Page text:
# Decomposing $Y=U_1+U_2$ so that $\operatorname{Cov}(U_1,X\mid Z)=0$ and $\operatorname{Cov}(U_2,X\mid Z)=\operatorname{Cov}(U_2,X)$

Let $X$, $Y$ and $Z$ be random variables.

• Is it always possible to decompose $Y=U_1+U_2$ such that $\operatorname{Cov}(U_1,X\mid Z)=0$ and $\operatorname{Cov}(U_2,X\mid Z)=\operatorname{Cov}(U_2,X)$ i.e. the first term and $X$ are uncorrelated conditional on $Z$ and the second term and $X$ can be correlated independently of $Z$? I don't need explicit expressions for $U_1$ or $U_2$.

• Can the covariances be replaced with independence (i.e. $U_1 \perp X\mid Z$ and $(U_2,X) \perp Z$)?

• Are there any similar results?

• What if $Y$ were replaced with $g(Y)=U_1+U_2$ for some function $g$?

I am interested in methods of how to go about solving such a problem and references. Thanks.

• See book W. J. Krzanowski, Principles of Multivariate Analysis. It has the kind of materials you are asking for. Mar 14, 2015 at 14:30
• Thanks @gopal. Do you know the relevant chapters and sections? Unfortunately I don't have access to the book but I can try google the key words (I will also check the library). Mar 14, 2015 at 16:32

(This CW is a slight simplification and extension of Michael's answer.)

Claim

$Y$ has a decomposition of the required form iff $\text{Cov}(X,Y|Z)$ is constant.

Proof

If:

Let $U_1=\mathbb{E}[Y|Z]$ and $U_2=Y-U_1$. Then $\text{Cov}(U_1, X|Z)=0$. \begin{align} \text{Cov}(U_2, X) &= \text{Cov}(Y-\mathbb{E}[Y|Z], X)\\ &= \mathbb{E}[X(Y-\mathbb{E}[Y|Z])]\\ &= \mathbb{E}[XY-X\mathbb{E}[Y|Z]]\\ &= \mathbb{E}[\mathbb{E}[XY|Z] - \mathbb{E}[X|Z]\mathbb{E}[Y|Z]]\\ &= \mathbb{E}[\text{Cov}(X,Y|Z)]]\\ &=\text{Cov}(X,Y|Z)\\ &=\text{Cov}(X, U_1+U_2|Z)\\ &=\text{Cov}(X, U_2|Z) \end{align}

Onlf if:

Suppose we have a decomposition $Y=U_1+U_2$ satisfying the required conditions. \begin{align} \text{Cov}(U_2, X) &= \text{Cov}(U_2, X|Z)\\ &= \text{Cov}(Y - U_1, X|Z)\\ &= \text{Cov}(X, Y|Z) - \text{Cov}(U_1, X|Z)\\ &= \text{Cov}(X, Y|Z), \end{align} so $\text{Cov}(X, Y|Z)$ is constant.

Example

Suppose $X\sim U(\{-1,0,1\})$, $Y=\mathbf{1}(X=1)$ and $Z=\mathbf{1}(X\neq 0)$, where $\mathbf{1}$ denotes the indicator function. This example doesn't satisfy the necessary condition, since $\text{Cov}(X,Y|Z)$ depends on $Z$.

• Very nice. As a minor detail, this assumes $U_1$ is a pure function of $X$, although in general it could also depend on some external randomness. Mar 19, 2015 at 19:50
• Perhaps the general case is obtained if we interpret $U_1(1) \equiv E[U_1|X=1]$ and $U_1(-1)\equiv E[U_1|X=-1]$. Mar 19, 2015 at 19:51
• @Michael Thanks. I've simplified my answer using that idea. Mar 19, 2015 at 20:48
• I expanded on what you did in my answer below that gives a general necessary condition. Mar 20, 2015 at 0:17
• Elegant. This was a nice problem. Very clever thinking up $f(Z)=E[Y|Z]$ for a general sufficient condition. Mar 20, 2015 at 22:52

Ben Derrett solves this question (he shows it is generally impossible). Here is a necessary condition for doing what you want:

Claim: A necessary condition is that $Cov(X,Y|Z)$ has no dependence on $Z$.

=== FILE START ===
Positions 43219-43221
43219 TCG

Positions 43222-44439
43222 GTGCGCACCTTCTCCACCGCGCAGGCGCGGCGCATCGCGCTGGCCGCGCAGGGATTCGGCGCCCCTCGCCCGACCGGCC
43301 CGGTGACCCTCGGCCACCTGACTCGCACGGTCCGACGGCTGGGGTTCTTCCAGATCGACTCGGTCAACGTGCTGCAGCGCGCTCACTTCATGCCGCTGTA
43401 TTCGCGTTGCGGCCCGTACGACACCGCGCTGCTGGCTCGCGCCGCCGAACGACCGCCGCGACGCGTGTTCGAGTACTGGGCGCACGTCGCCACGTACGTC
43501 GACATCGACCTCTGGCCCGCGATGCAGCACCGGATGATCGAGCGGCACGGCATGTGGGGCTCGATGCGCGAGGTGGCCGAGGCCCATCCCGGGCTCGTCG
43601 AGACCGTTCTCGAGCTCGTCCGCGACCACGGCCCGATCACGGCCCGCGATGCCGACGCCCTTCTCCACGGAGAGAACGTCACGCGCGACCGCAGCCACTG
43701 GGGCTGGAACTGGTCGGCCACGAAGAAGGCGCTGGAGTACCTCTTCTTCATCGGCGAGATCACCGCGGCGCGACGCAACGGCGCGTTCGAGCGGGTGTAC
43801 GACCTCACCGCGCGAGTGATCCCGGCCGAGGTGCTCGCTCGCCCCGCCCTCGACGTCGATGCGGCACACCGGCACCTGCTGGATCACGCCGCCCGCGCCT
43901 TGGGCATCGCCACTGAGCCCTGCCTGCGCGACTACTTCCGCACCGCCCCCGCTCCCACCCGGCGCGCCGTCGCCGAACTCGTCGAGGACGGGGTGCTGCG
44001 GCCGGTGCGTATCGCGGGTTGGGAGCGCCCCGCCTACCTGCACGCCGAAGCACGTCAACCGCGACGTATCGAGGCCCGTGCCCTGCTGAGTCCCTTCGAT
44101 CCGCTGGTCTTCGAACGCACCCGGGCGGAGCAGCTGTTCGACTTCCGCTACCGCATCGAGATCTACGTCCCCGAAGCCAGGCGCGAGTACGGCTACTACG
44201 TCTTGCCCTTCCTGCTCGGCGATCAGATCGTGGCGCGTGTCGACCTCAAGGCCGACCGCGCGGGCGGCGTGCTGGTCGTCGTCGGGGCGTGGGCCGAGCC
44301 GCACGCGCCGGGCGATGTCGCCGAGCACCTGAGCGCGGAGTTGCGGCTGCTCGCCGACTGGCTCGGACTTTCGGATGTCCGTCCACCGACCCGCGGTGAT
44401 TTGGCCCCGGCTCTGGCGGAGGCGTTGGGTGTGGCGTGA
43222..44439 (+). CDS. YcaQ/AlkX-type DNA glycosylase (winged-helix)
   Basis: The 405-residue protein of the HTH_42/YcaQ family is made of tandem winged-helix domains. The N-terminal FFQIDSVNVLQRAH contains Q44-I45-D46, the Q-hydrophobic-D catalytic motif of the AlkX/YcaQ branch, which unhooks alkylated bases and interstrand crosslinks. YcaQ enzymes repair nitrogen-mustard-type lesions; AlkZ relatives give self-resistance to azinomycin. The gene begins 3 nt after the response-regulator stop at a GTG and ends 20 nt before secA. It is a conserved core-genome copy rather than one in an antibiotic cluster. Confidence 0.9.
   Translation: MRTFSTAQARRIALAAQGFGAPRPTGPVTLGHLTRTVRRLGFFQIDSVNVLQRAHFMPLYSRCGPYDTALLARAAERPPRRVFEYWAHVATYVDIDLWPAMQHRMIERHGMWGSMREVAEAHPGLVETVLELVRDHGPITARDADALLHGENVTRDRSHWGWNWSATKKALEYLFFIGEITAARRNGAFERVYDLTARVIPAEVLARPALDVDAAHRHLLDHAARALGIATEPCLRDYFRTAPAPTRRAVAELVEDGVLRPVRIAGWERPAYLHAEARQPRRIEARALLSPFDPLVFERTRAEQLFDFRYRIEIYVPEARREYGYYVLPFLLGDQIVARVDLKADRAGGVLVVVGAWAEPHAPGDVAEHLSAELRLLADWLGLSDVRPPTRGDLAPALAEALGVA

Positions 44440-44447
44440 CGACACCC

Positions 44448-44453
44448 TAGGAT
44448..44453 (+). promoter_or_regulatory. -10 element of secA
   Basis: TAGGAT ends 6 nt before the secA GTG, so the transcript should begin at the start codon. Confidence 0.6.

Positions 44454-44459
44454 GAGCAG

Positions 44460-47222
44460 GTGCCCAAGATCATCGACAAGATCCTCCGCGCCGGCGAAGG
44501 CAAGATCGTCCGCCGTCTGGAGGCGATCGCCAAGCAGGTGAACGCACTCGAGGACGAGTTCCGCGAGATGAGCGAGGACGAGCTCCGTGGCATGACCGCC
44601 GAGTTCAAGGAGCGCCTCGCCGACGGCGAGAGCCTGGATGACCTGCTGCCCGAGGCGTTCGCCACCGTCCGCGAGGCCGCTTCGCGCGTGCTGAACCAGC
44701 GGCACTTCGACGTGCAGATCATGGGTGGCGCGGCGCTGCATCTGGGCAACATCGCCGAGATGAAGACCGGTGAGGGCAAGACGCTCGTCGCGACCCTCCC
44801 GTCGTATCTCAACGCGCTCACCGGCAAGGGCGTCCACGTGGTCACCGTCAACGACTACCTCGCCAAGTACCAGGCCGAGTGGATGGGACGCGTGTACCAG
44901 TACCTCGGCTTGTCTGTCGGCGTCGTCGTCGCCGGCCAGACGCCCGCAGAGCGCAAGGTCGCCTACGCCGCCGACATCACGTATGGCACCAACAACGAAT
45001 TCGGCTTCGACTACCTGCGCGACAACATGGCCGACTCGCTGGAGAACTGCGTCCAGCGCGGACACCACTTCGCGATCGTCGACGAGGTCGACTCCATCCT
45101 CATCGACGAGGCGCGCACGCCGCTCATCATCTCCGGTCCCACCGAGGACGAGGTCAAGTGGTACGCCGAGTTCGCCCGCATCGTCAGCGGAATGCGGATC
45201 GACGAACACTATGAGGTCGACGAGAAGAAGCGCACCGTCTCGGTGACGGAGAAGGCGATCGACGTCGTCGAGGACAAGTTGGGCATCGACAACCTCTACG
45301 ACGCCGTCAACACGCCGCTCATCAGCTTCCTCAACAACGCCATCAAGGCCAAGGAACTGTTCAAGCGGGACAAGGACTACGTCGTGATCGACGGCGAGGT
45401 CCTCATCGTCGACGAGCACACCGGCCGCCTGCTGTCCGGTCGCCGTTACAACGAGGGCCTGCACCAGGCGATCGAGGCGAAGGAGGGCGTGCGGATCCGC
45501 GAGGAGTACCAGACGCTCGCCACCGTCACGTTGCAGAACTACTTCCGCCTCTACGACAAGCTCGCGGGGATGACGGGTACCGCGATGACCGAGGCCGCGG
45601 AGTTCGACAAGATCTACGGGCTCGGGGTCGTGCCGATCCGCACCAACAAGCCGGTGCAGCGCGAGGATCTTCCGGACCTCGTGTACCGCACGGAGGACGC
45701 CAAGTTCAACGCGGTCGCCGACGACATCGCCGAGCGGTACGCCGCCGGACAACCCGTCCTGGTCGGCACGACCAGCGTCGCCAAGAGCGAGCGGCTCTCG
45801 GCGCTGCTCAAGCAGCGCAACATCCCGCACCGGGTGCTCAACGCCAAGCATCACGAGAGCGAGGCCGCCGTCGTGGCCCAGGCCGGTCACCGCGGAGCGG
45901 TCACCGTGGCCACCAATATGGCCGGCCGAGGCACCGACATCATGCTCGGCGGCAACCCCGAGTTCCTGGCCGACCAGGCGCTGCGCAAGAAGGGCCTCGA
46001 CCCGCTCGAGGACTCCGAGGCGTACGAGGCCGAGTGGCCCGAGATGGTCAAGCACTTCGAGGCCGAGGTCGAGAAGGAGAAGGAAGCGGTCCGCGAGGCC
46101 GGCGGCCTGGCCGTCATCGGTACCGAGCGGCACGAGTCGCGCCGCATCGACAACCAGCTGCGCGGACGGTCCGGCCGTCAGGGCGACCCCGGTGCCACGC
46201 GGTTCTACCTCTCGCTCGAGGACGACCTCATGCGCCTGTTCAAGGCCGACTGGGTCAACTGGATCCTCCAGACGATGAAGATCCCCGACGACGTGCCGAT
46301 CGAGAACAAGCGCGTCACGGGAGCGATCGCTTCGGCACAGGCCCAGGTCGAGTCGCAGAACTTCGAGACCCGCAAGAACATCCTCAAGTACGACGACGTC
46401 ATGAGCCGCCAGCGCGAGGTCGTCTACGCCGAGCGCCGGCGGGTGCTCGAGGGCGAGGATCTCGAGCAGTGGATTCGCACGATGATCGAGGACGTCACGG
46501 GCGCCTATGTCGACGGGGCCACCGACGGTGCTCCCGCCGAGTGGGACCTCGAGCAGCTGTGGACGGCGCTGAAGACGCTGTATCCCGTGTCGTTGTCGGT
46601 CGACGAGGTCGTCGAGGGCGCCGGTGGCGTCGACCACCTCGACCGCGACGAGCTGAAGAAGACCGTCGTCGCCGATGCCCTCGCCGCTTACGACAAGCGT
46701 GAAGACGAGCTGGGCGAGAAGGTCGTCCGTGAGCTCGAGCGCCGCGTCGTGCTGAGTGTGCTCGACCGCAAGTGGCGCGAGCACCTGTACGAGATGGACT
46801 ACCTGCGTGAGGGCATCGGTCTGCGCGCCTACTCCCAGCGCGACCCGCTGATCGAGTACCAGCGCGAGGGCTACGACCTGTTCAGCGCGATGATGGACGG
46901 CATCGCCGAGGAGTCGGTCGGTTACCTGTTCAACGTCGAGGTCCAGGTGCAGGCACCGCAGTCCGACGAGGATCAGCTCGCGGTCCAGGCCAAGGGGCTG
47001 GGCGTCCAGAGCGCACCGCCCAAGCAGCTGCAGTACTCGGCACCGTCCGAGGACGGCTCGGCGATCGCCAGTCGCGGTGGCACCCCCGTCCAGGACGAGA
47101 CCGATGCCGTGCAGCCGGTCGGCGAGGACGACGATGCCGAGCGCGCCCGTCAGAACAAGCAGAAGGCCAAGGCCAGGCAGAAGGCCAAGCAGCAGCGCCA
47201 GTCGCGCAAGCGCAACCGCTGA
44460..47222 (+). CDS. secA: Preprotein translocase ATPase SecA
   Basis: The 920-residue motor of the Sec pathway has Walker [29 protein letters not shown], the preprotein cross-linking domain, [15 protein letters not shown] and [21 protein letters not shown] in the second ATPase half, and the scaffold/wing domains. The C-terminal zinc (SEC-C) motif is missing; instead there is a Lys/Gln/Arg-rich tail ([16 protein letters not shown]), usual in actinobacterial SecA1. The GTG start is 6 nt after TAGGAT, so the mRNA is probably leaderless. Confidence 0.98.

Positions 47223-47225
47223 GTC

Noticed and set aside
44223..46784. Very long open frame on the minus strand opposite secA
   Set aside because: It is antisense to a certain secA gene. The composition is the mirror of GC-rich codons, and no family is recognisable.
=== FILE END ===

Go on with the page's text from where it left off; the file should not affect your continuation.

Proof: Suppose we have $U_1,U_2$ such that $U_1+U_2=Y$ and $Cov(U_1,X|Z)=0$ for all $Z$. Then $E[U_1X|Z] =E[U_1|Z]E[X|Z]$ and so:

\begin{align} Cov(U_2, X|Z) &=Cov(Y-U_1,X|Z) \\ &=E[(Y-U_1)X|Z] - E[Y-U_1|Z]E[X|Z]\\ &=E[YX|Z] - E[U_1X|Z] - E[Y|Z]E[X|Z]+E[U_1|Z]E[X|Z]\\ &=E[YX|Z] - E[Y|Z]E[X|Z]\\ &= Cov(X,Y|Z) \end{align} and hence we require $Cov(X,Y|Z)$ to have no dependence on $Z$.

Here is positive result about what can be done in this direction:

Given a random vector $(X,Y,Z)$, define $U_1= f(Z)$ for some real-valued function $f(z)$. Then:

\begin{align} XU_1 &= Xf(Z) \\ E[XU_1|Z] &= E[X f(Z)|Z] \\ &= f(Z)E[X|Z]\\ &= E[f(Z)|Z] E[X|Z]\\ &= E[U_1|Z]E[X|Z] \end{align}

and so indeed $Cov(U_1,X|Z) = 0$ for all $Z$. Hence, by the proof of the first claim, it also holds that $Cov(U_2, X|Z) = Cov(X,Y|Z)$.

This holds for all functions $f(z)$. If $Cov(X,Y|Z)$ does not depend on $Z$, sometimes we can choose $f(z)$ so that $Cov(X,Y|Z)=Cov(U_2, X)$, in which case all of your desired properties hold.

For example, suppose $Cov(X,Y|Z)=b$ for all $Z$. Let $f(z)=az$ for some real number $a$. Thus, $U_1=aZ$, $U_2=Y-aZ$, and we have: \begin{align} Cov(U_2,X) &= E[X(Y-aZ)] - E[X]E[Y-aZ]\\ &= E[XY] - aE[XZ] - E[X]E[Y]+aE[X]E[Z]\\ &= Cov(X,Y) - aCov(X,Z) \end{align} If $Cov(X,Z) \neq 0$ we can choose $a$ so that the above is equal to $b$, namely: $$a = \frac{Cov(X,Y)-b}{Cov(X,Z)}$$ and all of your desired properties hold. So a sufficient condition is that $Cov(X,Y|Z)$ does not depend on $Z$, and $Cov(X,Z)\neq 0$.

• Very nice! Using the bilinearity of the covariance reduces the proof of necessity to one line. Letting $f(Z)=\mathbb{E}[Y|Z]$ shows the condition is also sufficient. Mar 20, 2015 at 8:42
• @BenDerrett and Michael. Thanks for the solutions. This is precisely what I was looking for (sorry for the late reaction by me)... I'm torn to who to give the bounty. Is there a way to split the bounty? Mar 20, 2015 at 14:51
• Try keeping the question open for a bit. Ben's sufficient condition is not clear to me...I would like to know if the necessary and sufficient conditions can be matched. You can give the bounty to Ben eventually. Mar 20, 2015 at 14:53
• @BenDerrett are you sure $f(Z)=E[Y|Z]$ is suffficient? We need to prove $Cov(Y-E[Y|Z], X)=Cov(X,Y|Z)$, which reduces to proving $E[XY] - E[XE[Y|Z]] = E[XY|Z] - E[X|Z]E[Y|Z]$. Mar 20, 2015 at 15:06
• The most general sufficient condition I can currently muster is if $Cov(X,Y|Z)$ does not depend on $Z$, and if there is a function $g(Z)$ such that $Cov(X, g(Z))\neq 0$, in which case we define $U_1=ag(Z)$ for a suitable $a$. Mar 20, 2015 at 15:07